Remember, this is a long-term relationship that you are getting into. If you and your accountant don’t get along or don’t see eye to eye, the fallout could be disastrous and impact negatively on your business.

Be prepared. I already mentioned the extensive study that accountants undertake, however, I’m almost certain ‘mindreading’ wasn’t one of the subjects studied in their university degree. Ask for checklists so that you can supply all relative information on time.

Don’t push this to the side; it’s not as daunting as you think– knowing exactly what position your business is in will then create more opportunities for you and your accountant to better your business position and open up innovative avenues for the business to go down.

In this case growing up isn’t so bad!

This might seem like a strange thing to write about… giving and receiving criticism at work!

It might also seem like something most of us don’t want to deal with or think about at work, but regardless of what we do for work and how well we might do our job, some criticism is eventually going to come our way.

When it does come our way, it can be one of the toughest moments we have to deal with in our working life. None of us like hearing negative comments about our performance and what’s even more awkward is having to tell someone else how they could improve.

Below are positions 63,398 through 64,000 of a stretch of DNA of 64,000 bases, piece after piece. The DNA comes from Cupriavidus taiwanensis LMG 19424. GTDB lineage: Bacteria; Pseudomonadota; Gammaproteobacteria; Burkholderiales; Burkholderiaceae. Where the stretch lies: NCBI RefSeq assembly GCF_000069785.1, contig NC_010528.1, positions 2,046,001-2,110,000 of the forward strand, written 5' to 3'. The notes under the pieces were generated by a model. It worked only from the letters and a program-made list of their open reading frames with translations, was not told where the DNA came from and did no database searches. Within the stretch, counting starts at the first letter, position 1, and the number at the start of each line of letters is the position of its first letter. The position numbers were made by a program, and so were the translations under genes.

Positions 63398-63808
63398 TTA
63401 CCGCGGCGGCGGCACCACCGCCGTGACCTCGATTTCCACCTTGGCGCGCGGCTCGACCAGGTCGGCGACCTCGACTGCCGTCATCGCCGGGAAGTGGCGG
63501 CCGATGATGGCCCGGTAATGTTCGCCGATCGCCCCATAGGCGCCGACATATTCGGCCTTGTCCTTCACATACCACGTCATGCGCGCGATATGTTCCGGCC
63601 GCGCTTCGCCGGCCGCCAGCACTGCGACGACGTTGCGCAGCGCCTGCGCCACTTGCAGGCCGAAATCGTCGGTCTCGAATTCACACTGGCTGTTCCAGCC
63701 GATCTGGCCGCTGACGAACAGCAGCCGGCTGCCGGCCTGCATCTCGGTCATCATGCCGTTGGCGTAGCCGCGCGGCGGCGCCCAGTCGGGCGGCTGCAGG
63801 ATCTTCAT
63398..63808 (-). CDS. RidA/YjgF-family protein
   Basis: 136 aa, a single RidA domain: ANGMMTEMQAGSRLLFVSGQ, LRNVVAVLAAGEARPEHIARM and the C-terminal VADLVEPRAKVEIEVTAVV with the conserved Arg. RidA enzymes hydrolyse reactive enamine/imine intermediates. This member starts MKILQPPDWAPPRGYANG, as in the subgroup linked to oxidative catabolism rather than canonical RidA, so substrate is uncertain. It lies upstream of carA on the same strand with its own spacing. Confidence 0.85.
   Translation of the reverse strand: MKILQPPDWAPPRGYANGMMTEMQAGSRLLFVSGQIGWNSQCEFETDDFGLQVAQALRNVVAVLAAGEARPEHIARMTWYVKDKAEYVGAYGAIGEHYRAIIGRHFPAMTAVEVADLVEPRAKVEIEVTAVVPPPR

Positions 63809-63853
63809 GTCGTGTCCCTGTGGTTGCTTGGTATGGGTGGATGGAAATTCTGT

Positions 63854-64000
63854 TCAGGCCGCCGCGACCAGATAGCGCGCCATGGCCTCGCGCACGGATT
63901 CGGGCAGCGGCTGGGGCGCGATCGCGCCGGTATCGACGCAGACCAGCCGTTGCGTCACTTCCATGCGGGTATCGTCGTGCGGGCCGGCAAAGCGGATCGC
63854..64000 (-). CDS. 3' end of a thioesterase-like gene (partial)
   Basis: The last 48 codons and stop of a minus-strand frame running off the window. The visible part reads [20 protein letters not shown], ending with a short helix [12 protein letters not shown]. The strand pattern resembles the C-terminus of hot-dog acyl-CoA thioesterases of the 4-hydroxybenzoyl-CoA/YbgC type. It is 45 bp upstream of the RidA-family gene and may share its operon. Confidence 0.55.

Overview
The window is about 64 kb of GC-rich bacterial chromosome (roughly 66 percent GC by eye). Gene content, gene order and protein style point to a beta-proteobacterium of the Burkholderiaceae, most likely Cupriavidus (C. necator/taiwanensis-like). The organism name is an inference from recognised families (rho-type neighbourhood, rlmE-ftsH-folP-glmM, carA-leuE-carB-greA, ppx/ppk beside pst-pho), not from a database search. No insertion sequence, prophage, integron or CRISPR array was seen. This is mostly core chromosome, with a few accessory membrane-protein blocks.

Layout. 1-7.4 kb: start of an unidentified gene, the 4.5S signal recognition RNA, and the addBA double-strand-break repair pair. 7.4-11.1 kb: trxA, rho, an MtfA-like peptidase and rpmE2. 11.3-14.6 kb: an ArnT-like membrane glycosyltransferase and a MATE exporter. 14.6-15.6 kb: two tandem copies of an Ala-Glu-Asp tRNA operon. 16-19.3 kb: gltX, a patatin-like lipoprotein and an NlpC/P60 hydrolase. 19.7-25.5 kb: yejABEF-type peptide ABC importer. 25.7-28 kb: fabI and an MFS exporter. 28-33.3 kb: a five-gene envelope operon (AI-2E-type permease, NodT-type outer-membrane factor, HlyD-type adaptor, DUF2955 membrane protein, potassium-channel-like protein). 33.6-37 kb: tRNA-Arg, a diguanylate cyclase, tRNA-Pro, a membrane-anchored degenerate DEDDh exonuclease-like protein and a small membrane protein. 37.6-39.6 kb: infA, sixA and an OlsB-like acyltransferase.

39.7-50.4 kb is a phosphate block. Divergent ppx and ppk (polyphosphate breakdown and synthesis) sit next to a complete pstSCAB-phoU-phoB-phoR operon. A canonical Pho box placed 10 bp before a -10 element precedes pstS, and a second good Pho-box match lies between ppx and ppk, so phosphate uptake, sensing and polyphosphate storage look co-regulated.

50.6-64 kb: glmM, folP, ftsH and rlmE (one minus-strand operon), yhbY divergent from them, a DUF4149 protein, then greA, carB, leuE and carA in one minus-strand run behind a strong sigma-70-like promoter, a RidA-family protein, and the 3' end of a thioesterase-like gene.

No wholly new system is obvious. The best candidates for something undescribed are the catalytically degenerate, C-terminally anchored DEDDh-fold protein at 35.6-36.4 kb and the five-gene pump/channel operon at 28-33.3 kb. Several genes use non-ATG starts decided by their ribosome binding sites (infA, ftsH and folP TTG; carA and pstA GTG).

Tough conversations are never easy but avoiding them all together is not a positive thing either. We all need to learn the fundamental skill of being able to give and receive advice, feedback, and even constructive criticism.

It’s only natural that we never want to ‘feel’ like we’re wrong and it’s even harder when we hear that message from someone. Instinctively, our brain tries to protect us when we receive criticism, so much so that even when we are wrong, our brain makes sure we always feel like we’re in the right. Some psychologists believe that criticism can feel like an actual threat to our survival, so it’s no wonder it can be a difficult thing for us to hear and offer.

When we’ve been given criticism, we remember the feeling very strongly but the actual details of the criticism we remember inaccurately. Apparently, if the information we hear conflicts with our self-image, our first instinct is to change the information, rather than ourselves. Therefore, receiving criticism will always have a greater impact than receiving praise.

By now you would have figured out what a delicate undertaking criticism can be. So, what’s the best way to offer critical feedback to get the most positive result?

Here are a few tips to help:

  • The person delivering the feedback needs to be credible in the eyes of the recipient;
  • The person providing the feedback is trusted by the recipient;